A convicted sex offender at the centre of a ministerial inquiry for teaching in primary and secondary schools had a strong online presence with up to six aliases - all variations of the name under which he taught.
Suppression orders prevent the man being named and include suppression of the six aliases.
He claimed online his iwi affiliations were Te Arawa and Tuhoe and advertised himself as a potential candidate for adopting in the US.
The man was convicted in 2004 on three counts of indecent assault and two of common assault on his 14-year-old nephew and was sentenced to two years in jail.
A warrant for his arrest was granted in May 2004 and he allegedly evaded arrest until late 2009.
In 2010 he was issued with a renewed supervision order but it appeared he trained as a teacher, obtained provisional teacher registration under a new name until August 2013 and managed to secure teaching positions.
It is believed he trained under a fake name because he wouldn't have been granted entry into teacher training or employment.
The man was provisionally registered as a teacher. Provisional teachers are fully registered after two years of teaching, with an induction and mentoring programme provided by a fully registered mentor teacher.
In his last teaching role, the man taught 5- and 6-year-olds.
He was arrested on February 21 for breaching his extended supervision, which prohibited him being around persons under 16.
The man was living in Mt Eden with his partner at the time of arrest. The Herald on Sunday approached the man's partner for comment on an alleged adoption the pair had sought in the US and a further open adoption the suspect talked about online, but he declined.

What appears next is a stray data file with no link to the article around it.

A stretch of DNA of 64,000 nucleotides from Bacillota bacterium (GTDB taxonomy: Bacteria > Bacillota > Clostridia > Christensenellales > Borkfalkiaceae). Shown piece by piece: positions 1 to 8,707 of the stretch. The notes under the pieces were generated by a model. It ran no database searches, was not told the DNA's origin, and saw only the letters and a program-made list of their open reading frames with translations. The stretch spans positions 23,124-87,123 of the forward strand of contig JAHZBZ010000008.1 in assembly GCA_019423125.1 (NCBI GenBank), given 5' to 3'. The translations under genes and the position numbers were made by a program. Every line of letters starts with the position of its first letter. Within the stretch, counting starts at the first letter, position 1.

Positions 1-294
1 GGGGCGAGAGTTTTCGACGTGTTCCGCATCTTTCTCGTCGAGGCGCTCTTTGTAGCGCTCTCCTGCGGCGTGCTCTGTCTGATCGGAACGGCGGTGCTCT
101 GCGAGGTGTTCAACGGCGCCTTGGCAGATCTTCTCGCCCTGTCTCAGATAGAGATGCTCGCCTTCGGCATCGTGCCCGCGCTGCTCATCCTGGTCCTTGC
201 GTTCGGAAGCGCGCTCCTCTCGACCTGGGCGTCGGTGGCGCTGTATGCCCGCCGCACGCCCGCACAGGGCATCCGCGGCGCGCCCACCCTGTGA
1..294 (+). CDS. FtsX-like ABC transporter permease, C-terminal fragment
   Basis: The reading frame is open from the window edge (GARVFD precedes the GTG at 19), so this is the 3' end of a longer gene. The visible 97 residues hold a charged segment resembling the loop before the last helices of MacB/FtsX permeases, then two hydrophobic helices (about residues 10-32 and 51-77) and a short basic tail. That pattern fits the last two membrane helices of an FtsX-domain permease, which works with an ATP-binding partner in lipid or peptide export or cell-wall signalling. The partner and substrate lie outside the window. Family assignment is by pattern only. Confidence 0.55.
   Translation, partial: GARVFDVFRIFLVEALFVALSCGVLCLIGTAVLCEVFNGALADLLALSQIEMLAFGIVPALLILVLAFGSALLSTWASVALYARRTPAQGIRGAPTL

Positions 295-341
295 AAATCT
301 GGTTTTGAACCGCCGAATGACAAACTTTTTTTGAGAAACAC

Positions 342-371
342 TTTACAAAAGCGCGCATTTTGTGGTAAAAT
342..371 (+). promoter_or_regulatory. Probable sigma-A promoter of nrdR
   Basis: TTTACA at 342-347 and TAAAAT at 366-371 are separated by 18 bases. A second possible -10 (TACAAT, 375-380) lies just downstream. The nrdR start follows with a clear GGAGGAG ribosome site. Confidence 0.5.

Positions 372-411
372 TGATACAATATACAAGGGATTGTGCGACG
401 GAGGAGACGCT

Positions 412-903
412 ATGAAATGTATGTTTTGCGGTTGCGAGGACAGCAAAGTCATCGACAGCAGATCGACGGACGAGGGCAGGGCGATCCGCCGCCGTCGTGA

Online, the accused alleged he was able to briefly adopt a child in New Zealand but said the mother decided to take the child back after she formed a bond with it.
"I was so angry when I received a phone call two weeks later from the mother weeping. I tell you it was so hard to give [the child] back to her mother," he wrote. He claimed in the same post he already cared for other children, including nieces and nephews.
The Ministry of Social Development said it could not comment on whether the man had a formal adoption in New Zealand, as he had claimed online.
It said the man was being investigated under the inquiry but would not say if the alleged adoption would be investigated under the inquiry.
Meanwhile, it has been revealed a New Plymouth primary school did not inform parents that paedophile Bruce Charnley was living opposite the school, because of privacy issues.
Professor Ursula Cheer, of the University of Canterbury, said the school was right to listen to the police and not disseminate the information.